Letters by Lydia: A Good Place to Start

Hi everyone!¬† I hope you’re all having a lovely week ūüôā

For this week, we’re gonna look at a good set of markers to start with if you’re new to lettering, and talk about some lettering basics at the same time.

This week’s star: Mondo Llama Classic Washable Markers

As you can probably tell, these are technically supposed to be for children. But who cares? If you’re new to art/lettering or on a budget, kids art supplies is the best place to start.¬† The quality is usually pretty high for what you’re paying, you pretty much always get a solid set of rainbow colors, and there’s no reason to feel guilty for overusing them or not taking care of them.

When talking about kids markers, Crayola is obviously the most popular, and for good reason.¬† I plan to do a separate review on Crayola Supertips, because they’re too beloved in the handlettering community to only get a brief mention (so if you don’t know what that means, just stay tuned!).¬† However, this Mondo Llama set does the trick just fine for your basic, broadtip marker.¬† In this specific set, you get 10 colors (swatches below!), and I believe I paid about $2.50 for them, which is ridiculously cheap compared to higher end brands.¬† I actually bought this set at the Target on State Street, too, so it’s super accessible if you’re on campus here.

Getting into the nitty gritty of it, let’s talk about what you can actually do with these.¬† Broadtip markers have a large, conical tip that differs from a brush pen in that the entire tip is firm as opposed to being bendy¬†and flexible.¬† These really in only exist in kids markers, as far as I’m aware, because they’re¬†great for coloring in big spaces.¬† However, you can also use them as a sort of beginner brush pen!¬† A broad tip is firm, but it’s still flexible enough that you can get quite a bit of line variation.¬†You can also tilt the marker so you’re writing with the side of it, which gives you the thickest line.¬† This allows you to do tons of different kinds of handlettering with them, which I showed a bit in the picture above.¬† I know we haven’t talked about lettering styles yet, so that’s more just so show you how versatile these are.¬† Below is a little doodle I did with these markers, just to show you can make some pretty neat stuff with them!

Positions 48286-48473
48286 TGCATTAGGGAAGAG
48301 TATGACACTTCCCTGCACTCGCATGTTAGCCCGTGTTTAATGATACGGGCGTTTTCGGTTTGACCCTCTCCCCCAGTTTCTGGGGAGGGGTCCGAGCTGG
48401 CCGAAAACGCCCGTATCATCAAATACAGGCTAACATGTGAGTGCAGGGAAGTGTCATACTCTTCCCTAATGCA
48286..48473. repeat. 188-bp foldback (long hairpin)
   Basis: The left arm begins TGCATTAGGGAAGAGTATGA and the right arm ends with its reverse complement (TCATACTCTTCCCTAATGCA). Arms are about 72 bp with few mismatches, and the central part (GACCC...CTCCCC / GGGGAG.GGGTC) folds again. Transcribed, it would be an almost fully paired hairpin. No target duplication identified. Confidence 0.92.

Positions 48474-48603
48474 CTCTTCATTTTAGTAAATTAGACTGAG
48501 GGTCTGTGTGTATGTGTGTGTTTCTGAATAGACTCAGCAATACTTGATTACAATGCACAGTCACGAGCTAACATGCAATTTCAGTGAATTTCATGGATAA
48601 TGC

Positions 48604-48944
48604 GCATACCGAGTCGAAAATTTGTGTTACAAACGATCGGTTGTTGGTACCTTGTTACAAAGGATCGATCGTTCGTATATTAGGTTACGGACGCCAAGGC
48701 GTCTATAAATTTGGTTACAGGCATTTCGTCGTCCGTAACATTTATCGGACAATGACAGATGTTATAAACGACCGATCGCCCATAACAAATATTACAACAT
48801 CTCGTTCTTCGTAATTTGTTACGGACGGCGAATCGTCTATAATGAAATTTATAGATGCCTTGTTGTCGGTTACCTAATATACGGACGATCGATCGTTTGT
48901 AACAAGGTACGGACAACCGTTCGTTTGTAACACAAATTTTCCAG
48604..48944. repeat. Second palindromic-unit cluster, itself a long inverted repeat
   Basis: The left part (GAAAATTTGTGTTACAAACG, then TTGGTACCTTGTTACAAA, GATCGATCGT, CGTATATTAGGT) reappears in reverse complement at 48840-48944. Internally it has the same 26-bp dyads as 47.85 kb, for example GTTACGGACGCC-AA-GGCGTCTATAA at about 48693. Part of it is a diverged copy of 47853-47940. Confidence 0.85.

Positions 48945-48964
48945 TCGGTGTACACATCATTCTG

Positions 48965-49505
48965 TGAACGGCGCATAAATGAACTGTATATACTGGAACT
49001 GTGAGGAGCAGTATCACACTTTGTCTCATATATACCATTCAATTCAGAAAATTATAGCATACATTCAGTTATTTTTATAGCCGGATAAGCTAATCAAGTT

As you can see, they hold up really well in comparison to more expensive art supplies!¬† That said, they are cheap and for children, so they aren’t perfect.¬† I highlighted a few examples of that below.¬† You can see that it’s really difficult to get precise, clean lines with these.¬† They also don’t layer very well, so if coloring in a large space, it might look patchy and have some sections end up lighter than others.¬† These are also water based and pretty juicy, so sometimes they bleed on the page or when interacting with each other as well.